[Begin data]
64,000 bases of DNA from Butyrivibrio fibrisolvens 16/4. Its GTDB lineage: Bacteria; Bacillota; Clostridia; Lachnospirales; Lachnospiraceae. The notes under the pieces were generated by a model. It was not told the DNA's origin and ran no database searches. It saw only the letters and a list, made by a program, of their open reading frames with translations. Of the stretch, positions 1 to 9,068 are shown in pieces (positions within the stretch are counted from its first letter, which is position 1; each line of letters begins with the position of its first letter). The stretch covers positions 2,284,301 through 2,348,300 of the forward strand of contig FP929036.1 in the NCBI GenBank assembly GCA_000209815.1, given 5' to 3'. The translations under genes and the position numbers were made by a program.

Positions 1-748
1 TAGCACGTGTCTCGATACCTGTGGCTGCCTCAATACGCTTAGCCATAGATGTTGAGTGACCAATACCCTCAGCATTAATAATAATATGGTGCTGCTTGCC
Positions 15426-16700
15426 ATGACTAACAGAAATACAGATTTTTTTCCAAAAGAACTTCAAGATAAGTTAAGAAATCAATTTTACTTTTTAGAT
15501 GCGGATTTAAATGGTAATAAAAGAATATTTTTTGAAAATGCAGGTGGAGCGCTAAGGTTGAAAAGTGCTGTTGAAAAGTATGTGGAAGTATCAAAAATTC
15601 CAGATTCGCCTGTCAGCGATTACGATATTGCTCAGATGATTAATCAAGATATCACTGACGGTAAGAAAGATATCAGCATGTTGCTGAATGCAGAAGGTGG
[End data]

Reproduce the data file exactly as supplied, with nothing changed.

64,000 bases of DNA from Butyrivibrio fibrisolvens 16/4. Its GTDB lineage: Bacteria; Bacillota; Clostridia; Lachnospirales; Lachnospiraceae. The notes under the pieces were generated by a model. It was not told the DNA's origin and ran no database searches. It saw only the letters and a list, made by a program, of their open reading frames with translations. Of the stretch, positions 1 to 9,068 are shown in pieces (positions within the stretch are counted from its first letter, which is position 1; each line of letters begins with the position of its first letter). The stretch covers positions 2,284,301 through 2,348,300 of the forward strand of contig FP929036.1 in the NCBI GenBank assembly GCA_000209815.1, given 5' to 3'. The translations under genes and the position numbers were made by a program.

Positions 1-748
1 TAGCACGTGTCTCGATACCTGTGGCTGCCTCAATACGCTTAGCCATAGATGTTGAGTGACCAATACCCTCAGCATTAATAATAATATGGTGCTGCTTGCC
Positions 15426-16700
15426 ATGACTAACAGAAATACAGATTTTTTTCCAAAAGAACTTCAAGATAAGTTAAGAAATCAATTTTACTTTTTAGAT
15501 GCGGATTTAAATGGTAATAAAAGAATATTTTTTGAAAATGCAGGTGGAGCGCTAAGGTTGAAAAGTGCTGTTGAAAAGTATGTGGAAGTATCAAAAATTC
15601 CAGATTCGCCTGTCAGCGATTACGATATTGCTCAGATGATTAATCAAGATATCACTGACGGTAAGAAAGATATCAGCATGTTGCTGAATGCAGAAGGTGG